Lake Huron, PA (August 5, 2022) – Camp Huron Lake Color War Leader Jake Schwartz could hardly contain his excitement when he learned he’d be leading half the camp in the summer’s signature event. But only moments later, he realized that there was a fairly strong chance that his home friends would get a hold of pictures of him donning the traditional leader outfit of face paint, a tutu, a cape, and, possibly, glitter ball alien antennae.
In the summer of 2013 when Schwartz was just thirteen years-old, his lifelong dream of becoming a Color War Camper Captain was fulfilled. He thought he would return home as a conquering hero but, instead, was relentlessly bullied by his home friends who not only couldn’t grasp the concept of Color War, but also didn’t give a shit about his fancy clipboard and “Captain” title. Now, seven summers later, Schwartz is praying that his fraternity brothers in Tri Lam at the University of Wisconsin don’t get a hold of any Color War pictures courtesy of the twelve other counselors who also attend the same school. Had Schwartz gotten a bid to either Sammy, AEPi, or ZBT, this situation could have been completely avoided.
“I can probably go with the red cape and face paint but I want to make sure everyone knows I’m a Leader. I think wearing the frilly fire red tutu really hammers home the fact that I’m in charge,” lamented Schwartz to his female counterpart Abby Frankel as she applied copious amounts of paint to his face essentially ruining six months of rigorous Accutane treatments. “Did the Inter girls decorate my clipboard? I want it to really pop!”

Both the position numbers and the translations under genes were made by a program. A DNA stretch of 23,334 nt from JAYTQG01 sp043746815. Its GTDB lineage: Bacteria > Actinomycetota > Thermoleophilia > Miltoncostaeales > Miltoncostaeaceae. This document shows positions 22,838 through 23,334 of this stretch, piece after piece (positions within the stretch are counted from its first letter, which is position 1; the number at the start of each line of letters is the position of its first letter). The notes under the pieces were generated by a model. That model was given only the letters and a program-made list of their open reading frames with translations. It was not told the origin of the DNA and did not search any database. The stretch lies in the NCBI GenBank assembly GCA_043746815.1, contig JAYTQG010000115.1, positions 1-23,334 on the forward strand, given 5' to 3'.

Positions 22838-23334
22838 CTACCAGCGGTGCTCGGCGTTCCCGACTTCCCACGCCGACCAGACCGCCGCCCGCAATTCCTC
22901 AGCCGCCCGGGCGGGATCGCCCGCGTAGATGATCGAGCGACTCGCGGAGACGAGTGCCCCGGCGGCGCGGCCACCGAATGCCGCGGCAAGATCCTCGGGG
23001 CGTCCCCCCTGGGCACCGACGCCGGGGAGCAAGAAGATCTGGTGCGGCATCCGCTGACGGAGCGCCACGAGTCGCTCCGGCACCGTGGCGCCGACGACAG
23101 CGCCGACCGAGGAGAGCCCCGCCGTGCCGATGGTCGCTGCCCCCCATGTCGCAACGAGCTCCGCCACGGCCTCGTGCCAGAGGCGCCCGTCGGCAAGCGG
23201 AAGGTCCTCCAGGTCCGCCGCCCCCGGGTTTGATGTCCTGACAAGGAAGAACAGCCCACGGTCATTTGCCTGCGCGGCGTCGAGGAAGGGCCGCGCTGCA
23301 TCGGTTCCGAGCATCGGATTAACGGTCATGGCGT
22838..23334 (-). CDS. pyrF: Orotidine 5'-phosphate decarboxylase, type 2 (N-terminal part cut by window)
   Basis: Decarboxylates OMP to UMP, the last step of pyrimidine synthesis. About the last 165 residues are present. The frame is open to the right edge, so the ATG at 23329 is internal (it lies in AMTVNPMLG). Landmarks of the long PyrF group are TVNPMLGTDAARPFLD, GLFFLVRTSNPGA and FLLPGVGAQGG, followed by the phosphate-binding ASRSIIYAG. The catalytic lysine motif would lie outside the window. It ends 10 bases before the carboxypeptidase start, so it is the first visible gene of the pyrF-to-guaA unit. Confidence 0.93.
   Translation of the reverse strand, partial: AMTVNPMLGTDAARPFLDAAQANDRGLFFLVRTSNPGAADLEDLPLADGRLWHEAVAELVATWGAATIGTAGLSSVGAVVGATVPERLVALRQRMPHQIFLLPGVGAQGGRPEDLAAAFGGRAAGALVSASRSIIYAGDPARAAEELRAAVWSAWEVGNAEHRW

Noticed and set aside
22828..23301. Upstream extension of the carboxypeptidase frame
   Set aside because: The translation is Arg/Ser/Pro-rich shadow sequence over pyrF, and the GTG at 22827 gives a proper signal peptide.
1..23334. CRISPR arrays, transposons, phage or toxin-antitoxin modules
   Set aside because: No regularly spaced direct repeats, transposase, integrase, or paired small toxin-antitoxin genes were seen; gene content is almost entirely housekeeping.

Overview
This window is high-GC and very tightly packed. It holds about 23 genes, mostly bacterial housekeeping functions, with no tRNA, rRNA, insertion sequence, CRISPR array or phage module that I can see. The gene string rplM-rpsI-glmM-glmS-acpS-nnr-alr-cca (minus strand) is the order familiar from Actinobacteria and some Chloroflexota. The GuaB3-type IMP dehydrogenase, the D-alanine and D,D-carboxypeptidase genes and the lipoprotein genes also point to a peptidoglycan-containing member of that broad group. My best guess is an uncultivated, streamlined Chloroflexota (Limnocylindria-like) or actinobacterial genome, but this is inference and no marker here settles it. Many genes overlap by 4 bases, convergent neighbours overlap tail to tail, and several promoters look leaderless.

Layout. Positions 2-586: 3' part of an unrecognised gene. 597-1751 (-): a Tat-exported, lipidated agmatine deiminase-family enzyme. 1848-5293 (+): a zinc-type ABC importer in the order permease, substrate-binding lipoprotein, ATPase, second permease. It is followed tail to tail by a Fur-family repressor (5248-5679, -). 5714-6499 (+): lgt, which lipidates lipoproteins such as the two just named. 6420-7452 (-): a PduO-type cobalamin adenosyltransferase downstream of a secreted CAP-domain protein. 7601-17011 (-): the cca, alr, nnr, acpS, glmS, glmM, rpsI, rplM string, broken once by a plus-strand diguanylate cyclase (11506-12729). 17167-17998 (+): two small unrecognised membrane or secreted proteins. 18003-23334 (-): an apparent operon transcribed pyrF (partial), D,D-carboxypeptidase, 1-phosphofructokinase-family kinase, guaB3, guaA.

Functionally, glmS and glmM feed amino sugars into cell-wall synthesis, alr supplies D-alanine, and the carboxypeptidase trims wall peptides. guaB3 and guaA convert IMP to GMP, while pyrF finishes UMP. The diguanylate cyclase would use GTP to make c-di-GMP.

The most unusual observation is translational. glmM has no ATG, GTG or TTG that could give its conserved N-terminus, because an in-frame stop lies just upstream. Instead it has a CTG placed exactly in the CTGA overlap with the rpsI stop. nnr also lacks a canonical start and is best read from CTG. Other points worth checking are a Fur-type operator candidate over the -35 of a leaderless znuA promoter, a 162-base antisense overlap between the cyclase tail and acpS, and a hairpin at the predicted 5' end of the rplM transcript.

For years Schwartz has taken a ton of abuse from his non-camp friends for singing Color War fight songs and alma maters instead of the original lyrics. At an 80’s mixer with Phi Mu, he was overheard singing The Police’s mega-hit “Every Breath You Take” but with “Every friend we make, Here at Huron Lake, I’ll remember you” immediately squashing any chance of hooking up with a moderately interested, out-of-his-league junior from Milwaukee.
The thought of seeing his name up on the winning team banner when he comes back to Camp Huron Lake with a family of his own is enough for Schwartz to take the risk of being photographed with a tutu, tights, Hawaiian shirt and leg warmers. He remembers as a camper being cheered on by a face-painted, tutu-wearing, clipboard-carrying psychopath during the Tug of War in 2017. “If doing that gets my name up in the rafters for eternity, then I don’t care what my school friends say. Even if I lose, the other team is led by a different Jake Schwartz and some other Jake Schwartz was a winning leader five out of the past seven summers, so I can tell my kids that name up on the banner is mine,” Schwartz rationalized.
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